Saigon Notre Dame Cathedral closes its door to tourists for renovation
Work has started to restore the iconic Saigon Notre Dame Cathedral in downtown Ho Chi Minh City. Photo by VnExpress/Quynh Tran
Restoration work has started at Saigon Notre Dame Cathedral, one of Ho Chi Minh City's most famous tourist attractions, and will take two years to complete.
Father Ho Van Xuan, a representative of the Ho Chi Minh City Archdiocese, said the renovation work is expected to go until late 2019. During that time, the cathedral will only be open for church services, he said.
The municipal government approved a plan to restore the cathedral late last year.
In June last year, Father Xuan said some parts of the cathedral had fallen into disrepair due to the weather, adding that the restoration work would be conducted carefully to "keep the original beauty" of the historic building.
Financed by the Ho Chi Minh City Archdiocese, workers will get started on fixing the roof, which is 91m long and 35m wide, before moving on to the interior and bell towers.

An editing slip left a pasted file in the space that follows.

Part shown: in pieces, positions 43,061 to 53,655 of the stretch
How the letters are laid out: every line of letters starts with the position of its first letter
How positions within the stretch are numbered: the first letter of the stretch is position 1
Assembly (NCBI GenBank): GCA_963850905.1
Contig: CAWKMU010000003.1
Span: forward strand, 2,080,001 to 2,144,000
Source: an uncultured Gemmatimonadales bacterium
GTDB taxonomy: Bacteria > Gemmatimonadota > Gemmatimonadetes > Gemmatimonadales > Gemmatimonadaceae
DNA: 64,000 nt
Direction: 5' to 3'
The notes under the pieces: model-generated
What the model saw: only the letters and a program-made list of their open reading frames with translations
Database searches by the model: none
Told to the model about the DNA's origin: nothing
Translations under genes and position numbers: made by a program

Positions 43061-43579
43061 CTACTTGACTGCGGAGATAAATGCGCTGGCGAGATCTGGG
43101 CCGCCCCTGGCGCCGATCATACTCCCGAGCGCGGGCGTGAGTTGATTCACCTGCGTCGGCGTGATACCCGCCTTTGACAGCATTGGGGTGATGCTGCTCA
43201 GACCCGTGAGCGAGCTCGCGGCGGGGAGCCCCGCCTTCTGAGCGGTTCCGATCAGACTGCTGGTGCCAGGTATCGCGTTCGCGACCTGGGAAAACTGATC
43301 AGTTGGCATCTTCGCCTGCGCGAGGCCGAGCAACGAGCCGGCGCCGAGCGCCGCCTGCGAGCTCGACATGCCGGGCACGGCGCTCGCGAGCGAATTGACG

There are around 50,000 tiles on the roof of the cathedral, and one of the most difficult aspects of the project will be to source the Marseilles tiles used in the original construction.
The walls of the cathedral, which have been defaced by vandals, will also be repainted.
Saigon Notre Dame Cathedral was built by French colonialists between 1863 and 1880. It has two bell towers that stand at a height of 58 meters (190 feet).
Located in a tourist precinct that includes the historic Central Post Office in District 1, the cathedral is popular among foreign and local visitors, especially during holiday seasons.
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